News‎ > ‎

2015 World University Games - Mackenzie Kieborz

posted Aug 26, 2015, 7:35 PM by Michael Speck   [ updated Oct 11, 2015, 3:51 PM ]
World University Games 2015

Gwangju, South Korea

By: Mackenzie Kieborz


"Shooting in the World University Games, or Universiade, has been such an unforgettable experience. The energy I felt in the athletes village from day 1 really inspired me to achieve the most I could there. Coming into this event I had some nagging shoulder problems, and during the few days of practice they concerned me, and I had been getting ice from the USA athletic training staff to try and keep the inflammation down. They ended up evaluating me and giving me really great athletic training assistance with massages, ice, and electric stimulation. Aside from my own training and practice, the assistance they gave me was above and beyond what I was used to and really contributed to my success during the qualification round. My shots were always dry smooth, controlled, and finding the center of the target and I shot my highest ranking round score ever, having a 676 out of 720 points. This put me not only at the top of Team USA but helped our team be in a position to be ranked 5th overall, with tough competition. The next morning my individual eliminations were tough. I first shot against Rosalia Dominguez from Mexico in the 1/16th round, who ranked only a point higher than me in qualification. Our match was very close every end and the scores were only a couple points different, but my mental and technical game stayed strong and I won by two points. In the 1/8ths round I shot against the first ranked archer at this tournament and also in the world--Stephanie Salinas, also from Mexico. At this point my injury started flaring up and my shots were not as accurate, but I stayed strong and tried to finish the best I could, but she still dominated the match and knocked me out.

At this point there was a break until the individual rounds were over and we had lunch break, so I used the time to recuperate and ice my shoulder. Because I had struggled so much during individuals, I was concerned for my ability to shoot the best for my team and at that point told my coaches to pull me out of the Mixed team round that would follow the Team round, so that one of my teammates who was shooting better could go instead and do the best for our team. This relieved a lot of pressure so I could focus only on worrying about one thing--succeeding in team rounds.

When we finally got to start practicing for the team round, we were all shooting really well and got on a roll. Even though in the team round you individually shoot two arrows, your energy can feed off the shooting of the others. Plus if the people before you shoot a really good shot, it's easier to aim with that arrow on the target and put one right next to it. We also help each other out with encouraging words and assistance reading the wind while we are at full draw, because the wind on our field was changing even during the same arrow.

Needless to say we were on a roll and came into our first match with India in the 1/4ths, shooting a 225 out of 40 to their 216. Our next match was against first ranked team Korea, with the odds stacked against us as their team had a home field advantage and are three of the top shooters in the world. However, we broke past their defenses and shot an amazing score, a 236 out of 240, which is not far from a world record score, to their 229.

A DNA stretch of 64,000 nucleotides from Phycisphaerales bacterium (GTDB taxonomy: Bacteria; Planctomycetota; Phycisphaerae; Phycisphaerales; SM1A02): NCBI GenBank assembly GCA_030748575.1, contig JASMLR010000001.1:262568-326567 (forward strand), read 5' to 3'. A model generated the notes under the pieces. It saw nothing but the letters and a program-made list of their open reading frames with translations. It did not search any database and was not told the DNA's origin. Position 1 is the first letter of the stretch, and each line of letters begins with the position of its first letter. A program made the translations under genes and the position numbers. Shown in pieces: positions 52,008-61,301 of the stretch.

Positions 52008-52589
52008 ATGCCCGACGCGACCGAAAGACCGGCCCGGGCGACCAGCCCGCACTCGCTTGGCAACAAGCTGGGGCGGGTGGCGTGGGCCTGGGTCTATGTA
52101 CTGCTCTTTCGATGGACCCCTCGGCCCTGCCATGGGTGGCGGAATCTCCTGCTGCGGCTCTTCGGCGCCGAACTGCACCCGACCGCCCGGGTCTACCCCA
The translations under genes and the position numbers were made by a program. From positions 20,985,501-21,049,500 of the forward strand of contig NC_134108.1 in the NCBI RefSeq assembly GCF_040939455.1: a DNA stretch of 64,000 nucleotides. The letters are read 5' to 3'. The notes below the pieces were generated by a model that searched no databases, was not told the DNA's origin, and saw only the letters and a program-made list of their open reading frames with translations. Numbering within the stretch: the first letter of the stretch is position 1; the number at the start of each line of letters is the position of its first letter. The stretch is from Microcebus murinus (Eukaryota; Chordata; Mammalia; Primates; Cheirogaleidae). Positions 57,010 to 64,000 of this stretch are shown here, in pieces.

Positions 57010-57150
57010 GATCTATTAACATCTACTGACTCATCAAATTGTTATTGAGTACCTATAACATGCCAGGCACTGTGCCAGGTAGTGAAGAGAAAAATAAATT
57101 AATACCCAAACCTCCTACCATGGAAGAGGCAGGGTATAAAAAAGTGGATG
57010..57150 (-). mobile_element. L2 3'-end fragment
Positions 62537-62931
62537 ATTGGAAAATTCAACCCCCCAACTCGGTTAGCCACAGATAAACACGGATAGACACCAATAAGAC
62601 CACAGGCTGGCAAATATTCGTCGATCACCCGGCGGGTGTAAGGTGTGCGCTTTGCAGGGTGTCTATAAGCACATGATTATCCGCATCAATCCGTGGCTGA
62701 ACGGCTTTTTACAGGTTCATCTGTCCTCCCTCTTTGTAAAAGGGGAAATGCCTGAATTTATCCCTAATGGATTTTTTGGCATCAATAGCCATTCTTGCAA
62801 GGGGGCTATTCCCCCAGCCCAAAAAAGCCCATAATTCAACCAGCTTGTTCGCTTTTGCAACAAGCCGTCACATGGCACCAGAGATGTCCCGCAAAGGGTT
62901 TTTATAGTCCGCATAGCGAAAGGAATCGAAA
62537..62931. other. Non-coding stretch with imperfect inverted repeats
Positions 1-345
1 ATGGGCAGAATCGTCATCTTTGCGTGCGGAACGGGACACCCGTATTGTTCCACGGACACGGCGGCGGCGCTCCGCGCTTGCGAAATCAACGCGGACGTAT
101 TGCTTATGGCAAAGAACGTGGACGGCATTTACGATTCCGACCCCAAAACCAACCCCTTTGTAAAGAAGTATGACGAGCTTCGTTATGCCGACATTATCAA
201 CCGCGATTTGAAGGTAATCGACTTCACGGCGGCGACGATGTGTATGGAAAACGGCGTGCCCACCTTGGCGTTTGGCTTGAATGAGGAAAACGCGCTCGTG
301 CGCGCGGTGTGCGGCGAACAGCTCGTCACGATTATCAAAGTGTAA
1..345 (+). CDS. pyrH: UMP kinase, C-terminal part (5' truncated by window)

Beating Korea had to be the highlight of the whole weekend. I don't think anyone believed we could do it but ourselves, and even athletes from other sports were impressed because Korea is a powerhouse team with top athletes in every sport. When I shot that last arrow for our team, I didn't even know what we accomplished and was baffled and ecstatic to have accomplished so much. That win put us in the gold medal match against another top team, Russia, two days after, on the 7th in Korea time.

Preparing for the match included a lot of rest and care from the Team USA athletic training and medical staff. When it was finally time for the match everyone on our team was excited, we got to shoot for an audience in a finals venue that spared no expense, with even a monitor showing the wind speed and direction. It was raining and windy when our match began and was even more so as it continued. The match was tough and very close but our arrows were just not enough. My team and I were always just out of the 10 ring, on a lot of our arrows. The match came down to that, with Russia dominating with all tens and one or 2 nines, and us shooting nines and some tens. Mentally and technically, I was shooting great. Everything felt in place and my mental game was strong. I felt so confident and finished our team up with a 10, telling me that my mental process has improved even in this last year. Russia prevailed to win the gold with a 220 and we were just behind with a 218 to take the silver.

Winning a medal in this event was something I had dreamed about, and seeing it become a reality will stick with me forever. When I stood on that podium with my teammates and felt the weight of the medal around my neck it was one of the greatest moments of my life thus far. My accomplishments not only reflect my hard work, but what of my teammates, our team coach, and Team USA. I couldn't have done it without their support but also the support of the Texas A&M team who helped me prepare for the tournament up until the day before I left for Korea. Additionally, I received so much support and help from friends, family, and fellow archers back at home. This taste of success has instilled in me the drive to go further and pursue the Olympics.